Peak(s):  Gray Wolf Mtn  -  13,602 feet
Date Posted:  07/22/2019
Modified:  07/23/2019
Date Climbed:   07/21/2019
Author:  Alrightmax
Additional Members:   frigidridge
 Gray Wolf's Northern Slopes - from South Chicago Creek TH  

Gray Wolf Mountain's Northern Slopes

  • Trailhead: South Chicago Creek
  • Mileage: 9.4
  • Vert: 3435'
  • Car to Car: 6 hr 55 minutes, but we lingered quite a bit
  • Nutshell: Recommended for anyone looking for a fairly robust, Denver-close hike. Expect a bit of route-finding, wildlife, and solitude.
Mount Evans and Spalding from Gray Wolfs Southeastern ridge

The idea of trying Gray Wolf came to my mind as I was looking for a way to acclimate my dog to altitude. He gets very carsick, so I wanted it close to Denver. I realized I hadn't done anything in the Mt Evans area (besides driving to the summit a few years ago), so I narrowed my search to there. Gray Wolf's Southern slopes are easily accessible from Mt Evans Road, but I noticed the South Chicago Creek trail led straight to its Northern spur and thought that might be more interesting. We ultimately found this route to be very enjoyable due to the remarkably pristine alpine and dramatic cliffs at the Gray Wolf/Spalding saddle. Given that the TH is less than an hour from Denver, it is the perfect day-hike for monsoon season when you don't want to get up before sunrise! I am writing this report for anyone interested in this route, so it is presented more like a route description.

The first section of the hike is along the South Chicago Creek trail, starting from the South Chicago Creek trailhead. This trail is remarkably well maintained, so there isn't much to say about it. Here is the forest service page for it.

After 1.5 miles, the trail suddenly disappears at some illegal campsites and rusty... uh... junk. Do your best to locate cairns as you navigate a social trail that borders a marshy, willow hellscape on your right, and a forest riddled with beetle-kill on your left. It might be tempting to stay in the trees to avoid the water, but many of those widowmakers are ready to go. This is probably the most dangerous part of the hike. We also encountered mosquitoes here, so bring bug-spray if they bug you. (Get it?) Oh aren't I making this sound like fun? Well, it was the worst part of the hike (by far) but mercifully only lasts about 1/2 a mile.

End of the trail
Here's some stuff
Cairn or rock-pile? My partner, dog getting impatient
Found some cool bones - deer skeleton?
Seriously though - watch out for this

Once you hit treeline, the real fun begins! The social trail quickly deteriorates into game trails that weave through the remaining willows, and soon this too disappears. Now it's just grassy slopes to the top. The steepness here might feel a bit unrelenting, one could switchback a bit to alleviate (as I did). These slopes have numerous rock patches home to pika, marmot, and nesting ptarmigan. My dog was more than happy to terrorize wildlife, and would have caught the juvenile ptarmigan if he wasn't leashed (as is required in Mt Evan's wilderness). We also saw scat from nearly every large CO mammal - a LOT of bear in particular. My dog thought it was all tasty , except for elk.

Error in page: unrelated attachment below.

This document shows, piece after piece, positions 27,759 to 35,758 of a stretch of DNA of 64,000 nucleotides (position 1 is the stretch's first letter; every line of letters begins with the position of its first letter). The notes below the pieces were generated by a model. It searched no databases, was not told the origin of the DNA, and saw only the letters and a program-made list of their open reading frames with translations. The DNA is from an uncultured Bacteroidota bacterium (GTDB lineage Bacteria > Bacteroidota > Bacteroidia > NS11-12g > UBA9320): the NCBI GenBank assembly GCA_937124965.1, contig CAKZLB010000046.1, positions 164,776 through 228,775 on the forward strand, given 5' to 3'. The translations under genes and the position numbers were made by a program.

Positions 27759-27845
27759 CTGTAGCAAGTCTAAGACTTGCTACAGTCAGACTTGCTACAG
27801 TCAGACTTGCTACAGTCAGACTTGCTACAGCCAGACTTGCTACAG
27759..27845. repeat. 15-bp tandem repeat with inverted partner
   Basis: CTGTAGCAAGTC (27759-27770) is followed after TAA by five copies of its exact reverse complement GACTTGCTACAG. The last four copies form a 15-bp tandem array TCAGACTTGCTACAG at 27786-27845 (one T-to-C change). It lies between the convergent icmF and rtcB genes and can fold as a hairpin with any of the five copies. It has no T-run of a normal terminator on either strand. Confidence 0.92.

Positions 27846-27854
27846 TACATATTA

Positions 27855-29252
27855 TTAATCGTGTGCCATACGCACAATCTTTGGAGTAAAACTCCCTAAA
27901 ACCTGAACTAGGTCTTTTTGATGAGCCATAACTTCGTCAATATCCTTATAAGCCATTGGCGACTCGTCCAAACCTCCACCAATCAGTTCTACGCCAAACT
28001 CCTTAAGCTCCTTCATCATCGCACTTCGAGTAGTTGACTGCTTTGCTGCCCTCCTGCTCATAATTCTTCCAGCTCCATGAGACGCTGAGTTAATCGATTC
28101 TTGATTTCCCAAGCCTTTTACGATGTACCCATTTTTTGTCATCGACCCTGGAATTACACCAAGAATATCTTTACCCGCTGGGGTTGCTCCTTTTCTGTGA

Starting up the slopes
Can't you hear the pika?

As the slopes funnel you up to the summit, it is definitely worthwhile to gain the ridge to the Southeast. The cliffs between Gray Wolf and Spalding, and the Chicago Lakes basin, are gorgeous. Continue up this way, cross a few false summits, and the cairned true summit comes into view before you know it. We hit it right around 10:00


Migi cooling off in one of the few remaining snow-patches


Don't we all make this face on our first summit?

We lingered on the summit watching clouds gather to the East, cars drive up to Mt Evans, searching for moving dots on Bierstadt. The GPX will show us wondering along the Southwest aspect of the summit ridge, trying to get a better view of The Sawtooth. You could probably traverse to Mt Spalding if you were so inclined, but you'd have to regain Gray Wolf to return (unless you maybe tried to hike over to Mt Evan's road and hitchhike?). In any case, there were afternoon storms nearby so we headed down. We kept higher on the ridge, looking for a more obvious way though the willows.

We did not see another soul the whole hike, save for waaayyy in the distance. It was nice to be so secluded on such an accessible hike. There was one other car at the trailhead when we left at 1:30.

Spalding blocking a perfectly good shot of Bierstadt - Sawtooth - Evans traverse

My GPS Tracks on Google Maps (made from a .GPX file upload):

Thumbnails for uploaded photos (click to open slideshow):
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